The Lights! Camera! Access! 2.0 (LCA! 2.0) commitment addresses the underrepresentation of people with disabilities in media by: 1) increasing employment of people with disabilities in-front-of and behind-the camera/keyboard; 2) improving authentic disability-inclusive diversity portrayals; and, 3) expanding accessible media by those who are Deaf, blind and have other disabilities across all entertainment platforms.
This commitment focuses on four key components to achieve these goals. The first component, which forms the cornerstone of LCA! 2.0, includes two Call-to-Action Summits. Planning Teams will start strategic planning in October, designated as National Disability Employment Awareness Month. The first Summit will take place in early Spring, 2016 at CUNY, and the second is planned for The Paley Center for Media in Beverly Hills. The Summits will bring together industry leaders to share best practices and strategies and also focus on Resume Review/Speed Interviewing whereby recruiters, hiring managers, diversity and inclusion experts, talent acquisition, and university relations executives meet and interview college students, recent graduates and veterans with disabilities to be considered for internships and employment.
The second component focuses on developing ten co-branded scholarships, internships and fellowships, several are already funded. The Loreen Arbus Foundation will establish the first two; a national news outlet will fund and launch another internship for a journalism student with a disability in Spring 2016. Additional internships focus on other media such as advertising, interactive, television and films. Industry associations and companies are committed to adding disability outreach into existing diversity internship programs. During the course of this commitment the Loreen Arbus Foundation and EIN SOF Communications will secure the remaining co-branded scholarships, internships and fellowships through new partnerships and grant opportunities.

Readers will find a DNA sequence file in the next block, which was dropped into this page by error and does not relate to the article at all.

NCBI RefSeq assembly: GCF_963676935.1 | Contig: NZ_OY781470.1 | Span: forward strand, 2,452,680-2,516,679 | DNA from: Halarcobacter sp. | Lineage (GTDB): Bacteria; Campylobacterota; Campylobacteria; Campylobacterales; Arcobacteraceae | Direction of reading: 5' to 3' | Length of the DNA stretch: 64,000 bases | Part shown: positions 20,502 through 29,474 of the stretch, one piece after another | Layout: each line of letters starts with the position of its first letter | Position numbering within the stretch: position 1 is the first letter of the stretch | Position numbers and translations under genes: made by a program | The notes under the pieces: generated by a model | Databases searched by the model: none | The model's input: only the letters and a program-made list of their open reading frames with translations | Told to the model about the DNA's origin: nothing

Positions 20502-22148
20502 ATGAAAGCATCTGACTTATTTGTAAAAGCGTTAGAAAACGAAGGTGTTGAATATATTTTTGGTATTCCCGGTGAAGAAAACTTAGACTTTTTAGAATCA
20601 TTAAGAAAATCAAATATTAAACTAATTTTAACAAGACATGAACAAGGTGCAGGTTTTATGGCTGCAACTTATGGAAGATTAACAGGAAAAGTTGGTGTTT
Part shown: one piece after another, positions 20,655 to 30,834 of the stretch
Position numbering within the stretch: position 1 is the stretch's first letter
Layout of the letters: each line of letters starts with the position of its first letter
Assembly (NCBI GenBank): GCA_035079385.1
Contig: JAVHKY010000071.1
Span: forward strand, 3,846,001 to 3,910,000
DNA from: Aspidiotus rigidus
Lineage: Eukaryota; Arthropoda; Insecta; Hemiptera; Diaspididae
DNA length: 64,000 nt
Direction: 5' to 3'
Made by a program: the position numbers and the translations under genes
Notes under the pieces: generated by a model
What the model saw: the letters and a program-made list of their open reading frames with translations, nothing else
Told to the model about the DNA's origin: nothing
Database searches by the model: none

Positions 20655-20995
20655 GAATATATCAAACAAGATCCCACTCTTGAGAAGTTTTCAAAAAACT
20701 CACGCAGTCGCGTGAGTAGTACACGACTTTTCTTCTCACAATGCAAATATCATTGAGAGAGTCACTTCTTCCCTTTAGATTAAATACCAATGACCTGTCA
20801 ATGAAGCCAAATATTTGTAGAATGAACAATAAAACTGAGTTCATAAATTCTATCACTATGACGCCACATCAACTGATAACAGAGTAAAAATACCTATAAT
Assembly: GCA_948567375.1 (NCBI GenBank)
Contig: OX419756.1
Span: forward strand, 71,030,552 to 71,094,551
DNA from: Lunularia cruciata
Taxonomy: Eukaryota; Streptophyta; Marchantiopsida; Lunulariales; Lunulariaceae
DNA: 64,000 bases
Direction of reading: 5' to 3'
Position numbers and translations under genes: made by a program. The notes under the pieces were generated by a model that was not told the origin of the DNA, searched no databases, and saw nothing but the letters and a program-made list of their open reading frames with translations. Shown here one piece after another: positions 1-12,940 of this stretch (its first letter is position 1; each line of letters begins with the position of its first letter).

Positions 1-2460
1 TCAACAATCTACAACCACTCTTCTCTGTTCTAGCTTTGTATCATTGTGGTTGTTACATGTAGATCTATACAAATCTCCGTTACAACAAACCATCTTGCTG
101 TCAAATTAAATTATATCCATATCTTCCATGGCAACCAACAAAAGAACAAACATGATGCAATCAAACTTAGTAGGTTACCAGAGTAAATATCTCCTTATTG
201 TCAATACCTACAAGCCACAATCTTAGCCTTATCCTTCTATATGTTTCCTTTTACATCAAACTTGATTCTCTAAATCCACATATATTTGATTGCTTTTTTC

The third component will support partners in collaborating with disability-focused foundations, corporations, industry associations, unions and federal agencies. This will include a research component that will draw on interviews with students and young professionals with disabilities, including veterans, to understand why they opt out of and choose not to develop careers in media. Through the research, the Loreen Arbus Foundation and EIN SOF intend to develop self-identification strategies for people with disabilities, designed to increase employment.
The fourth and final component is the creation of a communications and information hub/portal to house and disseminate critical issues, resources and opportunities identified in Lights! Camera! Access! 2.0 Summits.
This commitment is grounded in research and information gathered through the two-day LCA! 2.0 Think Tank session that was held in July 2015. Participants included thought leaders from academia, the private sector, advocacy groups, the disability community, and youth with disabilities. The Think Tank session also laid the groundwork and built stakeholder capacity for this multi-pronged commitment.
July 2015 April 2016: Focus on First and Second Component:
Identify key stakeholder relationships (media industry, academic and disability community); Gather information and resources; and through the Call-to-Action Summits, build a sustainable talent pipeline of candidates with disabilities including college students, recent graduates and veterans with disabilities). During this timeframe, the scope of the commitment is established, expanded, and driven by the content, research, resources and information shared at the LCA! 2.0 Think Tanks and Call-to-Action Summits.
April 2016 October 2016: Focus on First, Second and Third Component:
Recommendations from 2015 Think Tanks and Summits will be entered into a master database, to be tracked with the project management tool, Dashboard. Dashboard will analyze results in order to: identify gaps; begin research on youth and young professionals with disabilities; illuminate successful components; deconstruct headwinds (i.e.; create informational tool kits; and, develop and test replicability of the resume review and speed interviewing aspects of the Summits on a regional basis.
November 2016 October 2017: Focus on all Four Components: